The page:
would be a great name for a racehorse or a Harlequin romance
or a tourist sloop that hunts up the Nile
seeking casual malevolence each night. I write you this
from Maadi, the tony home of Dr. Ayman al-Zawahiri,
who once blamed a terrorist tourist slaughter
on the visitors who'd taken the bullets, who were
far from danger until, suddenly, they weren't.
"The young men are saying that this is our country
and not a place for frolicking and enjoyment,
especially for you," Z'd said, to you.
But the tourists only stopped coming recently,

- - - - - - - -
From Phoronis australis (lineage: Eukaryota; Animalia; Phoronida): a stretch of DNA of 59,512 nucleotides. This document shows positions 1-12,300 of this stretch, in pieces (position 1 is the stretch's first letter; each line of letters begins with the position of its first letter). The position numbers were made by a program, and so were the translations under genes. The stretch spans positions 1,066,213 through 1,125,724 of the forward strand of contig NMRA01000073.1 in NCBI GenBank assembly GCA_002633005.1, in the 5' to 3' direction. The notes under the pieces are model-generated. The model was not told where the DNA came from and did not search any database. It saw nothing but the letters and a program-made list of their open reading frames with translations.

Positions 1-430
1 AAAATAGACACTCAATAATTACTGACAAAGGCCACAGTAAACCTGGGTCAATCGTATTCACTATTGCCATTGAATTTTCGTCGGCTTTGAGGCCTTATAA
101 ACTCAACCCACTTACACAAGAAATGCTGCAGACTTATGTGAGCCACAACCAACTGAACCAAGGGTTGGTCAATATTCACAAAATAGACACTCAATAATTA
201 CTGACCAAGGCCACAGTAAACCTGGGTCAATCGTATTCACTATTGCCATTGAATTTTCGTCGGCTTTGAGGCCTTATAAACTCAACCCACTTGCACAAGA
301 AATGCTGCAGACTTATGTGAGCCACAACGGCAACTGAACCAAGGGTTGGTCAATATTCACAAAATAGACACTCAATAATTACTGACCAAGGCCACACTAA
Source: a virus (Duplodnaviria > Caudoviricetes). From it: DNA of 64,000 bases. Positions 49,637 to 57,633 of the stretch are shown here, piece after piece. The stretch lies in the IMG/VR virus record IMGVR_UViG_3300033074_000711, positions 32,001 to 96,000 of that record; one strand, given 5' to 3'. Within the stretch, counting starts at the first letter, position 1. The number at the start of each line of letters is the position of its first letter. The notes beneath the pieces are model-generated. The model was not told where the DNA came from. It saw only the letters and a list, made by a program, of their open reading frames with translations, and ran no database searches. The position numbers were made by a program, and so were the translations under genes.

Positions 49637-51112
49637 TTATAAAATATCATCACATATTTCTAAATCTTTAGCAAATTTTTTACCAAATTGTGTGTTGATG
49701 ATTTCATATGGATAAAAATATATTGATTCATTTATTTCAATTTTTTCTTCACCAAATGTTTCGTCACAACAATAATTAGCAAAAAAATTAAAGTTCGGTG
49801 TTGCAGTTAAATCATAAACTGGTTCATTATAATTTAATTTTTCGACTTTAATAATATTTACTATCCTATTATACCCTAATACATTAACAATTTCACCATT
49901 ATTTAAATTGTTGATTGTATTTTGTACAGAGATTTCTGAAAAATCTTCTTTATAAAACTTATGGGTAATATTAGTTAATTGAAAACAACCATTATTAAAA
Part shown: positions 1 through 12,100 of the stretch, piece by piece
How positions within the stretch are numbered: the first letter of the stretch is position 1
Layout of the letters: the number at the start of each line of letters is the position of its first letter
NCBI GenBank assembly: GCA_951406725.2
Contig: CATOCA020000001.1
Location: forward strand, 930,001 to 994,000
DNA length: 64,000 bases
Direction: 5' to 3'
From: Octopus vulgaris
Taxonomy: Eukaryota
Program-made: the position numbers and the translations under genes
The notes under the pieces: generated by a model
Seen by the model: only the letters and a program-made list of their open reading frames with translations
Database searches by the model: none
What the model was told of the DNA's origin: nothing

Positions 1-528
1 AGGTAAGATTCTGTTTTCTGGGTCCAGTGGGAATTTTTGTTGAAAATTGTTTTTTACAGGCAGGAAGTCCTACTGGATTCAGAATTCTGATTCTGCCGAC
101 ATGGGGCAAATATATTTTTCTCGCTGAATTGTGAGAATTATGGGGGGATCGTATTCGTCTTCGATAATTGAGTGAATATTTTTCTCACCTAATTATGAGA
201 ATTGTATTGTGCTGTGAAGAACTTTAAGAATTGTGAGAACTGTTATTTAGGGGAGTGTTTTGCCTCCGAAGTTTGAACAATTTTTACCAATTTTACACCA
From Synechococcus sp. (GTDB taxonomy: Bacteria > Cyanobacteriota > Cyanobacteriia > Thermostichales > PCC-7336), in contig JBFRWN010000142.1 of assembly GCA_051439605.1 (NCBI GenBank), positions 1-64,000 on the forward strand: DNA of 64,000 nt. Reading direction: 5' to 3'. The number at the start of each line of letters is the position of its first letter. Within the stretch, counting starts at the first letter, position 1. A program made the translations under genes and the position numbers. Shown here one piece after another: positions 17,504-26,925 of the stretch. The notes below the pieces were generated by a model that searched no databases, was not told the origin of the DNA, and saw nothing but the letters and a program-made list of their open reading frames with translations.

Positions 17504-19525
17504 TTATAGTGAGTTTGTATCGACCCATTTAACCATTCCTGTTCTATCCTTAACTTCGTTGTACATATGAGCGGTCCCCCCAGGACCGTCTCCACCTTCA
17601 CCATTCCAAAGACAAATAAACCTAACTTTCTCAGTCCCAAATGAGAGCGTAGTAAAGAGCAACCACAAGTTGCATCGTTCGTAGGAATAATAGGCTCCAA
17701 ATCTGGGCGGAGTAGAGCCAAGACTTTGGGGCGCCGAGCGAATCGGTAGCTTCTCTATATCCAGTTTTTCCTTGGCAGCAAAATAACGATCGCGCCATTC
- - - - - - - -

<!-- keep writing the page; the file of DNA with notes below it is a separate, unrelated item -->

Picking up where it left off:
when the Egyptians started doing their own thing
by draping themselves and their country with public danger.
Meanwhile, Zawahiri runs from American missiles
somewhere near Nowherestan, frolicklessly far from home.
He took harm's way. I try not to. I'm also far from home,
but I permit mine occasional frolicking and enjoyment.
When it's quiet in Cairo, I think of casual malevolence,
sometimes of baseball and of its best position:
third base, the hot corner, the place you go that's quiet
until, suddenly, it isn't.